Premier Mark McGowan is uncertain about how many jobs from Chevron’s planned expansion of its multi-billion dollar Gorgon liquefied natural gas project will come to WA, but says the decision proves the state’s economy is back on track.
‘Obviously some work they can’t do here, we accept that, but we expect most work will be conducted in WA,’ Mr McGowan said.
He said the mining boom had taught companies that doing things in WA rather than overseas meant better quality, certain delivery and a better reputation.
Gorgon, about 140km west of Karratha, off the state’s northern coast, is one of Australia’s biggest resources projects and one of the largest in the world, costing more than $69 billion and employing about 10,000 people to build the giant processing facility at Barrow Island.
The expansion is expected to boost domestic gas supply from 200 terajoules (TJ) to about 300TJ a day, providing between 20 and 25 per cent of household and commercial use, the premier said.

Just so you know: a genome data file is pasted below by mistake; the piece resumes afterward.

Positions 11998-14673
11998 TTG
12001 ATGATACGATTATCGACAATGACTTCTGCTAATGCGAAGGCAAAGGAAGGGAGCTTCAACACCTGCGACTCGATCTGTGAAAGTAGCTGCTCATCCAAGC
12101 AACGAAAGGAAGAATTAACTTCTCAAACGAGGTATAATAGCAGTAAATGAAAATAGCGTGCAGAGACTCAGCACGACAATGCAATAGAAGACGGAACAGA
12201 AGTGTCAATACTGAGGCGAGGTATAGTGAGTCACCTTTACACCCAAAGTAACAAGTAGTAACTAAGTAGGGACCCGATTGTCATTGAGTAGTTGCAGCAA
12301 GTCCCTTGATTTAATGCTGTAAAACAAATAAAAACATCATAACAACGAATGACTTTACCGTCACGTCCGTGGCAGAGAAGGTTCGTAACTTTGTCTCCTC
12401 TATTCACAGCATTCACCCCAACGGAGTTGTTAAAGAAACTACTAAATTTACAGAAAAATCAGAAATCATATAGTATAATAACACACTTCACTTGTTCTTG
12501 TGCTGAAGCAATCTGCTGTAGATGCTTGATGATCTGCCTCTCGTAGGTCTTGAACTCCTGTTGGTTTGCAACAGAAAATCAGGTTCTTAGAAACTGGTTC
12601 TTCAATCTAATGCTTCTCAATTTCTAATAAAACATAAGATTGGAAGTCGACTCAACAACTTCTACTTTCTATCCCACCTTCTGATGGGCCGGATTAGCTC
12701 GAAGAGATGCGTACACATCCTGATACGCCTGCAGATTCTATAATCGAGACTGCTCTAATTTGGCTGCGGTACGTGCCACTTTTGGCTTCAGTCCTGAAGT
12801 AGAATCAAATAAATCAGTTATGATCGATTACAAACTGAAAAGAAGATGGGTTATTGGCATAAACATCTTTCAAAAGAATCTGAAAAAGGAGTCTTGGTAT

The $5.1 billion investment was another sign the WA economy is back on track, Mr McGowan said .
He dismissed environmental concerns from drilling the 11 new wells in the Gorgon and Jansz-Io fields.
‘It’s offshore and in very deep water. When we put Gorgon on Barrow we put in place the tightest regulations in the world,’ he said.
Carbon dioxide produced by the Barrow processing plant will soon be reinjected into deep aquifers below the island.